By necessity, the district and its schools provide more than just teachers and classrooms in which to learn. Since many students come to school with empty stomachs, Maddie’s school — Ravenswood Middle — serves three meals a day to all students, plus snacks. It also has a food bank and washers and dryers for families who need to do laundry. And the district provides transportation to students, even when they have to move into homeless shelters in other nearby cities. Maddie takes the bus, and eats the school meals, though she’d rather cook her own.
Ana Maria Pulido, the president of the Ravenswood school board, poses for a photograph at Ravenswood Middle School in East Palo Alto, Calif., on Thursday, Sept. 20, 2018. (Dai Sugano/Bay Area News Group) 
“We aren’t just concerned with what happens in the classroom,”  says school board president Anna-Maria Pulido, who grew up in the neighborhood. “Coming to school in dirty clothes can make kids feel ashamed.”
Like many Ravenswood parents, single mother Erika Godoy, 29, is struggling to keep her family afloat in Silicon Valley. She emigrated here four years ago, fleeing violence in El Salvador, and works hard to make a new life, waking up at 3 every day to get to her job. Sometimes, she works a lot, other days it’s just a few hours.
“It’s really hard,” admits Godoy in Spanish, as her daughter translates. “I barely have a few minutes to eat and a few hours to sleep.”  In the background, Steven and Iker fight over an “Ant Man” comic book. “I worry about my kids a lot. My kids deserve better.”
She is grateful to be out of the garage. Having a kitchen, where she can make chicken soup on a cold night, feels like a luxury. But she is desperate for a second job. She isn’t making enough now to pay her bills. Already, her cellphone gets turned off on a regular basis. Her rent is $1,900, which is below average for a one-bedroom in East Palo Alto, according to RentCafe. But with her wages, she can never get ahead. “I never have enough. Every time I cash my check, it’s gone.”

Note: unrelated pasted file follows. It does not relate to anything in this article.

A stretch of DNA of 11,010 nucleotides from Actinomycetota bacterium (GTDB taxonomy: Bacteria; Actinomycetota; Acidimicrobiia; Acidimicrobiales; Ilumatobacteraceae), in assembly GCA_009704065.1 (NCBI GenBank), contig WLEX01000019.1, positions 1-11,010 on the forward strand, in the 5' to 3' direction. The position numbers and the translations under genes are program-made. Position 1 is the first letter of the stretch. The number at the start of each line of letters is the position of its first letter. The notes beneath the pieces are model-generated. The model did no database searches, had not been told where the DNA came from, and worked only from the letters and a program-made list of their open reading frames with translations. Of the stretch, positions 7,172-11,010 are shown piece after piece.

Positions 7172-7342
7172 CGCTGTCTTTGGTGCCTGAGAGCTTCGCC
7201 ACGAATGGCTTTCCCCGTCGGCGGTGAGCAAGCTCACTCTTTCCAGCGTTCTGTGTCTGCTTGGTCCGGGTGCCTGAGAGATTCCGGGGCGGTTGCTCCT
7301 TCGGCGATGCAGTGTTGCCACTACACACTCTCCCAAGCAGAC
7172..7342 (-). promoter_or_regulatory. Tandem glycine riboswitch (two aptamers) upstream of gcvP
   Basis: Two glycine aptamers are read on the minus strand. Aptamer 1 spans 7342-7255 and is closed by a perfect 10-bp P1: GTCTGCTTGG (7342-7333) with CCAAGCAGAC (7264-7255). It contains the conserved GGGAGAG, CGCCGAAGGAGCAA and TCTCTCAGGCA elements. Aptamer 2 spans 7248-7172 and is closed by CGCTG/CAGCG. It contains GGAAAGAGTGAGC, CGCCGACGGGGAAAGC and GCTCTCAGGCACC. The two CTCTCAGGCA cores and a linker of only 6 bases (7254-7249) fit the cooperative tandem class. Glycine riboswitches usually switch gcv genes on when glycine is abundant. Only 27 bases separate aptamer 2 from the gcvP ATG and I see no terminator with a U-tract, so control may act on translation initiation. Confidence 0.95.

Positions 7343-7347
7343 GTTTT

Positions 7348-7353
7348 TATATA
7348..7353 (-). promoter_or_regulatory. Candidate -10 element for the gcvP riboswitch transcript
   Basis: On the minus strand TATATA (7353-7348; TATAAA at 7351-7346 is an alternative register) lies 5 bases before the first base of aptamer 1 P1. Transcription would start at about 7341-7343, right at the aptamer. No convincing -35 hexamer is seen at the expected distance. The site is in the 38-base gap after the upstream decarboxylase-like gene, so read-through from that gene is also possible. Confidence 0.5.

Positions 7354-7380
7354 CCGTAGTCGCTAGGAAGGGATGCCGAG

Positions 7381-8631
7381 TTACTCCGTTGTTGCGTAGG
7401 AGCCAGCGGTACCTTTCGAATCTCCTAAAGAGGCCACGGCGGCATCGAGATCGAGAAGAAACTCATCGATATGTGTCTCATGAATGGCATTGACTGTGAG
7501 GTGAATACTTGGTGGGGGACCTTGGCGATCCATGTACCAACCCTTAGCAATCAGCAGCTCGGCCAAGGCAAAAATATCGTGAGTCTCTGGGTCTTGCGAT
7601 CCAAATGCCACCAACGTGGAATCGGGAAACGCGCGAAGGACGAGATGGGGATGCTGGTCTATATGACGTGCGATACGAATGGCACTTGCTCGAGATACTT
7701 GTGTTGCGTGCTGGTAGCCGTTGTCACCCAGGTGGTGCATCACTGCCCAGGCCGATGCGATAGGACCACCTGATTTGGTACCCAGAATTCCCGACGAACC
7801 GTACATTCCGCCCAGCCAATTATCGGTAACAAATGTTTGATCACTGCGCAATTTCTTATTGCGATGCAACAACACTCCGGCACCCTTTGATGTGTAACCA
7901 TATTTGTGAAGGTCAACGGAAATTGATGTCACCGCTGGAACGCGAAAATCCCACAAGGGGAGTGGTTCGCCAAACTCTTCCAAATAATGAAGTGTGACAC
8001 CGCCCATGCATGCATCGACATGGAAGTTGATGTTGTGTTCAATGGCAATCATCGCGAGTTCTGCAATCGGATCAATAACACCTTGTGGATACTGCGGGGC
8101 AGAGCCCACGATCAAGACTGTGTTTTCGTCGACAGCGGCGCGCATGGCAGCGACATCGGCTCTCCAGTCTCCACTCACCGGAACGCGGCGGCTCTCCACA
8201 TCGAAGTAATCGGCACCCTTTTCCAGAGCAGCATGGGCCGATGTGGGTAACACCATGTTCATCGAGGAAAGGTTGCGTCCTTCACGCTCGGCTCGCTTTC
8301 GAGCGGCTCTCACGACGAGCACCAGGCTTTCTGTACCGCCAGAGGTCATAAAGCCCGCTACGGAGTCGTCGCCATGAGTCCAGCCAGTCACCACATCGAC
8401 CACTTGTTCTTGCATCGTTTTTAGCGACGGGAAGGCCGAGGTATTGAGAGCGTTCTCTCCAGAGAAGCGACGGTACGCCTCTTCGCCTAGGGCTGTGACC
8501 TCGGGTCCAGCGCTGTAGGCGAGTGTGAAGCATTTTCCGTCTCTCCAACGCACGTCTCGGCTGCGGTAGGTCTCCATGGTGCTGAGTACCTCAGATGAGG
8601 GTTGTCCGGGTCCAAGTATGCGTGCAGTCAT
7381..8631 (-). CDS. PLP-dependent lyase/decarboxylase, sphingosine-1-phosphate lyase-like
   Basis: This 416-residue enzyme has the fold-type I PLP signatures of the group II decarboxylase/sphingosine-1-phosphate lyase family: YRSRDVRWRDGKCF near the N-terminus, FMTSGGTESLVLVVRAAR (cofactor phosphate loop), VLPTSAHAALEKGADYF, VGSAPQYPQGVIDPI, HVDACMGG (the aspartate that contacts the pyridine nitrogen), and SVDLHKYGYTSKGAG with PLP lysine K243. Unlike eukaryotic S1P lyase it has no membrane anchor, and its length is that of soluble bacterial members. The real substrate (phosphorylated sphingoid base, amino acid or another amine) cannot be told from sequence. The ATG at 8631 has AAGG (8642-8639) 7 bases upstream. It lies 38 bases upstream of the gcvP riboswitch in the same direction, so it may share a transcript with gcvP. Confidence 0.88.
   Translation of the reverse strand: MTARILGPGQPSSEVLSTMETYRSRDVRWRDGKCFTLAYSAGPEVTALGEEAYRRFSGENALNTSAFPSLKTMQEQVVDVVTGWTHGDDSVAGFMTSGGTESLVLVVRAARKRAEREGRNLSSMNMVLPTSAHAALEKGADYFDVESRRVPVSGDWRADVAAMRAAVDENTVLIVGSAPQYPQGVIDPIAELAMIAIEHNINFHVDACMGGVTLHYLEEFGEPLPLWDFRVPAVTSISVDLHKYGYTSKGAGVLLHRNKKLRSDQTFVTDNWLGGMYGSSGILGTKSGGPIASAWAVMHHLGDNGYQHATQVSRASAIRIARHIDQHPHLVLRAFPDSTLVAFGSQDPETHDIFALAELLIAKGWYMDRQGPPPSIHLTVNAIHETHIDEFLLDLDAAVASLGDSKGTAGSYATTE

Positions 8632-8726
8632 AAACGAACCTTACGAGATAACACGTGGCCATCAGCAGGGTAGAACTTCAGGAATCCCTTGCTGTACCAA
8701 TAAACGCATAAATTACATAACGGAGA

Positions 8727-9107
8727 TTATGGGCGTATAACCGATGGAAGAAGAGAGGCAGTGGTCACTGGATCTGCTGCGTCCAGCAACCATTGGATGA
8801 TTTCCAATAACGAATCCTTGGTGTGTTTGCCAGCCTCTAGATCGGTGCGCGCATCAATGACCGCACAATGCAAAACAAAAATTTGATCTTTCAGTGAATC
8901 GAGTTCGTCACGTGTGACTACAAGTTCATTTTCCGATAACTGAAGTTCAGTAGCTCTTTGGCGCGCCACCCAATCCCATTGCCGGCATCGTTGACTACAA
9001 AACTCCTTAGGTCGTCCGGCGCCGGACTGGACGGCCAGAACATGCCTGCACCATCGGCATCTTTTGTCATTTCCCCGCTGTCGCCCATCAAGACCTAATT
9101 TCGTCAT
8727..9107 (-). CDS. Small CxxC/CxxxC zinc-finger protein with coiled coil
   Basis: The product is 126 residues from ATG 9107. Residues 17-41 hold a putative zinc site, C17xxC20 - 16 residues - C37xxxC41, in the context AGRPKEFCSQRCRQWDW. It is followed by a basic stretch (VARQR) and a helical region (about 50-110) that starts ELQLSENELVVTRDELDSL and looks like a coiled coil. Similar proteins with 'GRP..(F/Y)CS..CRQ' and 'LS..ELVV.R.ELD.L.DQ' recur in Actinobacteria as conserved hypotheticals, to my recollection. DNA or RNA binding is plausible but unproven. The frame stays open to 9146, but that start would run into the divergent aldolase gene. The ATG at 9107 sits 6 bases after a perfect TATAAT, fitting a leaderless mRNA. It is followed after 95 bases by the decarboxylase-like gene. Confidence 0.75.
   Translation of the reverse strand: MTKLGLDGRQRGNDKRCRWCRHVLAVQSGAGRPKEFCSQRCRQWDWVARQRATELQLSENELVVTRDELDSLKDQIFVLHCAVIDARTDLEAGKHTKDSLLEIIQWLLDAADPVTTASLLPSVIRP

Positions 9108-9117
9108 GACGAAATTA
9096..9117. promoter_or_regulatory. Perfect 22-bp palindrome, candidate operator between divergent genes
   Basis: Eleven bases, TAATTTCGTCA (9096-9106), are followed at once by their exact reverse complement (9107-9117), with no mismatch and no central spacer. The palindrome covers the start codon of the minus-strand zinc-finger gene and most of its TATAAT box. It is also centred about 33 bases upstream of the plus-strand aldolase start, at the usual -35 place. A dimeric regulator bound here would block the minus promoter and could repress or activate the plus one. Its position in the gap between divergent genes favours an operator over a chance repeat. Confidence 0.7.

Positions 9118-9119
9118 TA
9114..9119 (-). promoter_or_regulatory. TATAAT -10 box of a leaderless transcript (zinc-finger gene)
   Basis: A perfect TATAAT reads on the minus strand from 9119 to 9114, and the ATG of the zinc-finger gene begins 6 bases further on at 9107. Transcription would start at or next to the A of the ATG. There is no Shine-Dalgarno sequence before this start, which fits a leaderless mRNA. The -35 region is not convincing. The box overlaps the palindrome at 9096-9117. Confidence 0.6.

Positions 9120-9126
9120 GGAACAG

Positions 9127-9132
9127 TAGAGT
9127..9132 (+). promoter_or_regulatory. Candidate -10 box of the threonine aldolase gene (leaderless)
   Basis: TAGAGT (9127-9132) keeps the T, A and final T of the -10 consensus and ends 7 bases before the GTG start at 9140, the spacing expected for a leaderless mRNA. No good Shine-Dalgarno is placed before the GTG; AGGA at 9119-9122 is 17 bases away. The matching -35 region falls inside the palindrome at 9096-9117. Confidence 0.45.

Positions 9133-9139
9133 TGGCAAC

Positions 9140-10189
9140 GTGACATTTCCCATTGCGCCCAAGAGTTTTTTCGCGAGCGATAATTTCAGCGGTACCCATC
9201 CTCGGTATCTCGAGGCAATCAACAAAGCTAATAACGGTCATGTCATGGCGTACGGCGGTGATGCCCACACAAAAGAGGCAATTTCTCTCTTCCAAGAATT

Even with all its flaws, like the abandoned shopping carts and shattered glass strewn around the courtyard where the kids play, this is the best home they’ve had in a long time. Asked what she will do if they lose this apartment, Erika breaks down.
“I don’t know,” she says between sobs. “I just don’t know.”
Ravenswood Middle School English teacher Kyle Tana helps a student in her class in East Palo Alto, Calif., on Tuesday, Sept. 25, 2018. (Dai Sugano/Bay Area News Group) 
Here in the shadow of Facebook and Stanford University, poverty is the norm. About 89 percent of Ravenswood students qualified for free and reduced-price lunch in 2017. More than half were English learners, according to state data.
“East Palo Alto used to be one of the few areas left where the working poor could live. Now they are being pushed out by gentrification,” says Pulido.
Officials say the district’s homeless statistics may be underestimated because many parents are afraid to admit the truth. Some fear deportation, others worry about Child Protective Services.
“The rise of Silicon Valley has fueled a lack of affordable housing,” says Leanne Wheeler, at the state’s Department of Education. “It’s the divide between the haves and the have nots. The working poor have fallen down hard.”
Homelessness or the instability of moving in and out of temporary solutions can hijack the course of a child’s development, experts say. Maddie works hard to stay on top of her homework and her teacher says she’s doing well, one of the better students in her class. Recently, she had to re-take some math tests because she hadn’t had time to study enough.
“The trauma of not having a home is real,” says Christina Endres, program specialist at the National Center for Homeless Education. “Homeless kids have higher rates of anxiety and depression. They also experience very high rates of special education needs.”